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Has anyone successfully passed the UK ARB Part 2 exam?

robhaw

There are several posts about the ARB exams on here which I have read. My research indicates that in order to pass one has to meet the 44 Criteria and complete an interview. 

Has anyone successfully passed this exam and can you give some information on your experience? I would be glad to hear from TED who I understand is very knowledgeable on UK matters. 

 
Nov 13, 19 2:20 pm
BulgarBlogger

No one has ever passed it... ever...

Nov 13, 19 2:21 pm
RickB-Astoria

yes. They are called chartered architects or whatever.

Nov 13, 19 2:21 pm
Bench

From your framing of the question, am I correct that you are looking to have your current (non-British) qualifications validated as a Part II equivalent, in the plan to pursue your Part III ?

Nov 13, 19 2:34 pm
robhaw

Yes, I did my Part I in the UK where I live permanently. I want to do my Masters abroad (EU) and come back to the UK to practise. My question relates to the ARB Part 2 exam. Have you taken the exam?

Bench

I am not british but worked in London for 2 years after finishing my Master's Part II equivalent abroad. For my specific situation it was too difficult to sufficiently prove the equivalent, so I gave up on it. Its very expensive, and very subjective. Ive only met a couple people who have successfully been able to get the equivalency granted from RIBA.

That being said, if you did your Part I in the UK, you're already in good standing. It might be worth contacting them directly about which schools you are looking at attending, and if any of them have a past record of graduates obtaining their Part III in Britain.

Nov 13, 19 3:14 pm
robhaw

Hi, thanks for the reply. The school I want to attend is in the Netherlands. I know a few people who studied there and got their Masters recognised through the EU Directive, however that might not apply after Brexit. An option other than the Part 2 exam would be to get licensed in the NL before returning.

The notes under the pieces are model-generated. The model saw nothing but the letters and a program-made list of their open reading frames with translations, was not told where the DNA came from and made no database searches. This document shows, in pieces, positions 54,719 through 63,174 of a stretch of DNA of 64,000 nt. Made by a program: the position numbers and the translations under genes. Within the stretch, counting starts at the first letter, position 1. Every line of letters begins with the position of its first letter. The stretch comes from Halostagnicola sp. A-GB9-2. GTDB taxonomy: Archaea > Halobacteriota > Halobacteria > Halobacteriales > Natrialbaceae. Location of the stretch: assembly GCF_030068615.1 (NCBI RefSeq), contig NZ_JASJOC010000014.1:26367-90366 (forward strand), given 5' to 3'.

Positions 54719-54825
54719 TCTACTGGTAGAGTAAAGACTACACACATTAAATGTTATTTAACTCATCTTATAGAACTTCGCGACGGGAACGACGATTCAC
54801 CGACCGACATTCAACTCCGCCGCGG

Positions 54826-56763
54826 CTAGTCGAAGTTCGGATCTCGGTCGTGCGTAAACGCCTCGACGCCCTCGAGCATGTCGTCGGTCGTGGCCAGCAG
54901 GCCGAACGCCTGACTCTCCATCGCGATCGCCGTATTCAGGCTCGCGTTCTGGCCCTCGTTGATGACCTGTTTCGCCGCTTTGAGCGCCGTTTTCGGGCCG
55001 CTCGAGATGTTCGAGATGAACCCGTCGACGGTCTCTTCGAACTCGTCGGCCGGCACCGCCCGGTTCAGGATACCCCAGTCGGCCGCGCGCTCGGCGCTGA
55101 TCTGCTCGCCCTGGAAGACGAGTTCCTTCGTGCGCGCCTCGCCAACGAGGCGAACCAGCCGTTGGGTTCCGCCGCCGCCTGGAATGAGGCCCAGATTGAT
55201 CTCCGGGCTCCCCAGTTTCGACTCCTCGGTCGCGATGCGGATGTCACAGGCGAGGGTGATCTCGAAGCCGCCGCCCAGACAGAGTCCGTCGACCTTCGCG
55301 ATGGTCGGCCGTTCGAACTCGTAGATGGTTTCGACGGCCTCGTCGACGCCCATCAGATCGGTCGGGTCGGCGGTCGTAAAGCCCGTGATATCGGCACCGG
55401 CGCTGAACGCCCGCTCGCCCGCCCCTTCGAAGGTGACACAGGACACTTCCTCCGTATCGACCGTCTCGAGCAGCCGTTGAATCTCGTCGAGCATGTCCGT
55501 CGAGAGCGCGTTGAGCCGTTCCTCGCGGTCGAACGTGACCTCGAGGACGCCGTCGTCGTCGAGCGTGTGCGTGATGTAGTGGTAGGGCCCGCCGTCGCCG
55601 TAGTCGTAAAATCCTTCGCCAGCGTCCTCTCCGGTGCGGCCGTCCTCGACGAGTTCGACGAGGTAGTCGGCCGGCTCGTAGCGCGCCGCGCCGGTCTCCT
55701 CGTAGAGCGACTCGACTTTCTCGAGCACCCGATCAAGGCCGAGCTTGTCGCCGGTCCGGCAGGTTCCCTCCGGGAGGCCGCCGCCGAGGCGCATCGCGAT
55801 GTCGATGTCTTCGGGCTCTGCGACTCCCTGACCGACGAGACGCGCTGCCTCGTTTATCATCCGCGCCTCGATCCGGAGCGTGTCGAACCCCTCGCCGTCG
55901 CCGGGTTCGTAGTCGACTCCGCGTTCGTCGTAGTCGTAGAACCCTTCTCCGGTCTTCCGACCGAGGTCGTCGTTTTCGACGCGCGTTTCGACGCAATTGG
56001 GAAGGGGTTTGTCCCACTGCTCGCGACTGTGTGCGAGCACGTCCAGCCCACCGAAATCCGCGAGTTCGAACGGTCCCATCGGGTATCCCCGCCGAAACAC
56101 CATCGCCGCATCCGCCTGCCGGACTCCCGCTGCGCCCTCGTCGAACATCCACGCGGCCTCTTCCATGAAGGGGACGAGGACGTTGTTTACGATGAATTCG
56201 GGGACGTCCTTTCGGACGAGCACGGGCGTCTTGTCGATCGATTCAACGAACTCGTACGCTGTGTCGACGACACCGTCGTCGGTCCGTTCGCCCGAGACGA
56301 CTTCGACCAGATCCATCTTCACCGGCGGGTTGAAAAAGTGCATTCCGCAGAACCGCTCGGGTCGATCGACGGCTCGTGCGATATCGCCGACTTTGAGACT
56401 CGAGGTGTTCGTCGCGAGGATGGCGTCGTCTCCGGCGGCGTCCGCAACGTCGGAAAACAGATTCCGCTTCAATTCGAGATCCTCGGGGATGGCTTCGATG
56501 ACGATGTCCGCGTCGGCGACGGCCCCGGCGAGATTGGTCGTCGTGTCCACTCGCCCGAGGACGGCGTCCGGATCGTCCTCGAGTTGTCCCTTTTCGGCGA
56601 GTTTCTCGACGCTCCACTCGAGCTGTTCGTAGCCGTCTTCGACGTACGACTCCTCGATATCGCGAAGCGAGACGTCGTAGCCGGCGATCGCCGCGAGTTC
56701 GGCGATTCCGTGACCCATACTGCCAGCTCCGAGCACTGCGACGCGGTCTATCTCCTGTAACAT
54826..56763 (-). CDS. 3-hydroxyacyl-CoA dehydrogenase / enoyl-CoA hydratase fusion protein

Bench

Brexit really throws a wrench in it. Regarding licensure, I would say generally if there is precedence of people attending the school and coming back to get their license you will probably be in good shape. However, you really need to call the RIBA and find out what they are doing for Brexit and recognizing EU degrees. If it does seem like that there are question marks about this, then it probably is best to get the NL license and reciprocate that instead. It will carry more weight than just a degree.

robhaw

I am planning to study at Eindhoven, which has a very technical curriculum and honestly I don't know any people who have studied there and then worked in the UK. I have spoken with the ARB and they haven't got a clear idea about what is happening post-Brexit. The UK government only has published a statement saying that EU qualified architects will continue to get reciprocity. Myself I would like to work in the NL, so I could do 2 years of professional training to get the license. The language is a slight issue, but I would also have 2 years to learn it and the university offers classes. Also this would be cheaper than sitting an ARB
exam.

TED

You have a great plan - do it. Don't understand why more UK students don't do the same. Much easier getting qualified-work experience in NL then get reciprocity with ARB - Don't worry about Brexit but do make certain you are registered to vote for 12 Dec. Get the tories out now.

robhaw

@TED, thanks for answering my question! Why do you think that getting qualified in the NL would be easier? I think the main difficulty would be the language because the BEP programmes (the Dutch equivalent of UK Part 3 course ) are run in Dutch. Do you know any people who have taken and passed the ARB Part 2 exam?

TED

I know students who did their Part 2 in UK then went to get Part 1 which was easy(Part 1 and Part 2 are the same criteria). But not applying for ARB Part 2. When you consider the difference in tuition (£9250 * 2 years verses €1,900 *2 years) plus the cost of the Part III programme, you could get a private language tutor to learn dutch. If you want to live in NL even short term 2-5 years, engage this into your plans.

TED

You might consider writing to http://www.maccreanorlavington.com who have offices in UK/NL and see if you can meet with any of them for advice - their first project in NL was won as a Europan Competition entry

robhaw

TU Eindhoven runs Dutch classes every quarter for free, however I am not sure if I will be professionally fluent in 2 years' time in order to work. Do you know anyone from the UK who has fully qualified as an architect in NL? I hope that some document similar to the EU Directive can be produced after UK's exit.

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